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Republican candidates for congress and local offices addressed voters at The Oldham Debates April 25.
The Oldham, Henry and Trimble county Republican parties hosted the debate at Oldham County High School, with more than 350 in attendance.
While focused on the race for the 4th Congressional District, the forum also gave candidates running for state senate, commonwealth’s attorney and Oldham County Circuit Court Clerk an opportunity to introduce themselves and address voters. More information about those candidates will be in next week’s edition of The Oldham Era.
Most of the event was devoted to the seven republican congressional candidates seeking the congressional seat being vacated by Rep. Geoff Davis, a four-term Republican congressman. Davis said he is not running for another term because he wants to devote more time to his family.
Oldham County residents Walt Schumm and Brian Oerther are both in the crowded field. Schumm is a board of education member and a builder/developer. Oerther is a math teacher at an alternative school in Jefferson County.
Other candidates include Sparta attorney Marc Carey, Lewis County Judge-Executive Thomas Massie, Boone County Judge-Executive Gary Moore, State Rep. Alecia Webb-Edgington and Kenton County consultant Tom Wurtz.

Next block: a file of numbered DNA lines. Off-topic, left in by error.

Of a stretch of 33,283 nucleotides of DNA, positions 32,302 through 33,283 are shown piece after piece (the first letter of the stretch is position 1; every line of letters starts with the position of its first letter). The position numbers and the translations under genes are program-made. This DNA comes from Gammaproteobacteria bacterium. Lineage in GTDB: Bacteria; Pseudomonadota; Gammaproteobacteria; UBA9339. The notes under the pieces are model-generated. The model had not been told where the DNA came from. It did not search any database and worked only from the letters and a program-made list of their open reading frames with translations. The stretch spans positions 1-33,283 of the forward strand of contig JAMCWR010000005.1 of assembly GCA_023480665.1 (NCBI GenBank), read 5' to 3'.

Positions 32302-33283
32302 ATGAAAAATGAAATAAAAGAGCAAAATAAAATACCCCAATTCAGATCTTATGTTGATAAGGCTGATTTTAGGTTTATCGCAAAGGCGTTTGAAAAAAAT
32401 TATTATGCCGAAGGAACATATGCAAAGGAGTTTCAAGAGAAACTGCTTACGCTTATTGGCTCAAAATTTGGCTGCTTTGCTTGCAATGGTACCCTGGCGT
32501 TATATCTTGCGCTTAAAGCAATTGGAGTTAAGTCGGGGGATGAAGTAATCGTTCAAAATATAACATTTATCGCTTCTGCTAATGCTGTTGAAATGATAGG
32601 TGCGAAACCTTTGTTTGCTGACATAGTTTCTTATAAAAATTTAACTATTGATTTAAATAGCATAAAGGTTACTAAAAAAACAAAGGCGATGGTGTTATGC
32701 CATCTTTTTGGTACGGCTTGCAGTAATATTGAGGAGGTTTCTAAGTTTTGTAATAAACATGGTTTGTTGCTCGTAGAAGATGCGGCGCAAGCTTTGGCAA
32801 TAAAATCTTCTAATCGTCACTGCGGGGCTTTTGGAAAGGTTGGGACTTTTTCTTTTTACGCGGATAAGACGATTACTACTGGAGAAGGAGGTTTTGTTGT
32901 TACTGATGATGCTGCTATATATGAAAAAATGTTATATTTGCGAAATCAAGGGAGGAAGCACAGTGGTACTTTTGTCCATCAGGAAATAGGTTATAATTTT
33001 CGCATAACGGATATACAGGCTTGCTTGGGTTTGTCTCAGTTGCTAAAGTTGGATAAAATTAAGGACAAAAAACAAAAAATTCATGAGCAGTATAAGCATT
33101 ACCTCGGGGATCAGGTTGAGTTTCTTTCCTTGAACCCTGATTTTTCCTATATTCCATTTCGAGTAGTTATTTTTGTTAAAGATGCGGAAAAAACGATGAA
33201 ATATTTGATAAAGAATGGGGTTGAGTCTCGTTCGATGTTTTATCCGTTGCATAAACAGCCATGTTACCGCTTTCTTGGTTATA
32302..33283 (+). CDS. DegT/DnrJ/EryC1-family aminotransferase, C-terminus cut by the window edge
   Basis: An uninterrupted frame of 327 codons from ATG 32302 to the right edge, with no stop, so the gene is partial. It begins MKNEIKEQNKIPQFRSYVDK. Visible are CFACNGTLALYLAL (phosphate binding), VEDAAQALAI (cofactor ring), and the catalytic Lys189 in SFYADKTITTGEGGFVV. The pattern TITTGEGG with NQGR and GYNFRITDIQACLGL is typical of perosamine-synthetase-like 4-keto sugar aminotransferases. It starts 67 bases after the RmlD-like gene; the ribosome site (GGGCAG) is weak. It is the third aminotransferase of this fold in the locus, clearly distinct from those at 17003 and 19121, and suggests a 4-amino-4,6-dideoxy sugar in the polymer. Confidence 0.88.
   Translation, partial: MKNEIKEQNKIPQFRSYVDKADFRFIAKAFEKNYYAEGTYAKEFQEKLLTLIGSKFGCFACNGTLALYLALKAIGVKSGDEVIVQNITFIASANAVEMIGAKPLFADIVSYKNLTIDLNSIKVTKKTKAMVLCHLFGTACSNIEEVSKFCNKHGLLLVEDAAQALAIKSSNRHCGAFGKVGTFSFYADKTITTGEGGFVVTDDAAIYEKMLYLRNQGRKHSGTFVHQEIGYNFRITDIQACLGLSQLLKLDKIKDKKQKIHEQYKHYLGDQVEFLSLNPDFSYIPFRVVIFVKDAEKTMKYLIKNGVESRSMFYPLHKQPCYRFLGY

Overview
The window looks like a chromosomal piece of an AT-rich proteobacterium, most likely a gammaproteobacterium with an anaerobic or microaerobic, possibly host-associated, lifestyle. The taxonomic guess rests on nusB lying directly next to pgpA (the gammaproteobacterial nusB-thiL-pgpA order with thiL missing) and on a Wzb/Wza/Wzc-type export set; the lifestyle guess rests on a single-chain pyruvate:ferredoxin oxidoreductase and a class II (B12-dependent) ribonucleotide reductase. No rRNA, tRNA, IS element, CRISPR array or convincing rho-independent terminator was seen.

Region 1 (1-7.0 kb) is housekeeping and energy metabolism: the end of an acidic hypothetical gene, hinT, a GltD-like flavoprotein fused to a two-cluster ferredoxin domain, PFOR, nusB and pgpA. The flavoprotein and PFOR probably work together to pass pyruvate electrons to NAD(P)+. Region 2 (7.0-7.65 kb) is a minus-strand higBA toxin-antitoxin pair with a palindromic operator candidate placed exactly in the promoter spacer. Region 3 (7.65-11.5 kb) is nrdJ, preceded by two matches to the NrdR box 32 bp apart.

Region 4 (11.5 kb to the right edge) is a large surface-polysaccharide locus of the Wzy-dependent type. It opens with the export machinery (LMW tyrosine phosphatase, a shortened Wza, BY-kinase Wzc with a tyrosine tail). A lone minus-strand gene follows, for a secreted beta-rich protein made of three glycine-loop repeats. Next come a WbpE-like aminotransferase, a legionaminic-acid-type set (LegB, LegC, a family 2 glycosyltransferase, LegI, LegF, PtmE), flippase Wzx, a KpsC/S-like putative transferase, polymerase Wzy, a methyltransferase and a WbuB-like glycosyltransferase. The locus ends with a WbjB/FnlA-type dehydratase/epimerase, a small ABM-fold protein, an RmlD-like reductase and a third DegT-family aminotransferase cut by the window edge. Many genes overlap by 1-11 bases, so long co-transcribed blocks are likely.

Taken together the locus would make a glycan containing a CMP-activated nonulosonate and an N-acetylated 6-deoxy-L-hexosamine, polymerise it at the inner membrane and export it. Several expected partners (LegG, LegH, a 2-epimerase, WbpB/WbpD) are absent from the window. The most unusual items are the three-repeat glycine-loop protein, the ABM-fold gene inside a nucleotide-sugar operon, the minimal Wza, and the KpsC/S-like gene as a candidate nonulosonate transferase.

Each candidate received four minutes to introduce themselves before moving into the debate segment.
Radio talk show Joe Elliot and TV news reporter Chris Turner moderated the forum.
Questions were submitted by voters and compiled into a list by forum organizers.
Turner randomly selected questions and two candidates to answer each. Each candidate answered two questions.
Several issues before the U.S. Supreme Court were addressed in the debate, including health care reform and illegal immigration.
Other questions concerned reducing the nation’s debt, tax reform, international defense and the Patriot Act.
Candidates mostly agreed with each other on during questioning, including repealing “Obamacare” and reducing corporate taxation.
However, when Moore and Wurtz addressed entitlement spending like social security and Medicare/Medicaid, a difference arose.
Moore said he believed the government needs to honor its commitment to seniors through social security but reform other areas, like regulatory groups, to cut spending.
Wurtz said he believes the federal government has no role in retirement or health care and should end social security, Medicare and Medicaid.
Candidates had a brief period for final statements which included addressing any debate questions not directed to them.
Oldham GOP vice-chair and District 5 Magistrate JD Sparks helped organized the event and said he is pleased with the turnout.
“I wanted to have all 600 seats filled, but our goal was to have it be one that the candidates felt was worth their time,” he said, adding that he believes candidates found participate in the event to be worthwhile.
Sparks said he wished more time could have been spent on the debate portion but time constraints limited them.
More information about the candidates running in the May 22 primary election will be featured in next week’s edition of The Oldham Era.